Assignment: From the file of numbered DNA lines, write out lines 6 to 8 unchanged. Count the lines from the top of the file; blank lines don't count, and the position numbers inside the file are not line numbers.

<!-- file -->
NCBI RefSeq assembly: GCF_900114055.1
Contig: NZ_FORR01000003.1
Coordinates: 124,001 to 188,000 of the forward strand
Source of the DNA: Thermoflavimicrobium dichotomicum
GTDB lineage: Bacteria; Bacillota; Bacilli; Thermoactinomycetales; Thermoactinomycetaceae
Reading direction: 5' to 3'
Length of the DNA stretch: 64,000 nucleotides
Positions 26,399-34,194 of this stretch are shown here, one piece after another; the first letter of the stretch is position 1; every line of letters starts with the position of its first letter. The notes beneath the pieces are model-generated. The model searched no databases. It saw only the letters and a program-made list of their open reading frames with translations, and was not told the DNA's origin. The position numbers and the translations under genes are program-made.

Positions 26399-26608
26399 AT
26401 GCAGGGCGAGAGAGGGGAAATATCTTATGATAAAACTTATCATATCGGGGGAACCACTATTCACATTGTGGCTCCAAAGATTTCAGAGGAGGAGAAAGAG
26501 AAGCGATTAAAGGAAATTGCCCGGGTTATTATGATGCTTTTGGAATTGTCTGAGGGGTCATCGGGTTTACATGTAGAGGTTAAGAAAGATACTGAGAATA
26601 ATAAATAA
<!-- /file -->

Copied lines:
Reading direction: 5' to 3'
Length of the DNA stretch: 64,000 nucleotides
Positions 26,399-34,194 of this stretch are shown here, one piece after another; the first letter of the stretch is position 1; every line of letters starts with the position of its first letter. The notes beneath the pieces are model-generated. The model searched no databases. It saw only the letters and a program-made list of their open reading frames with translations, and was not told the DNA's origin. The position numbers and the translations under genes are program-made.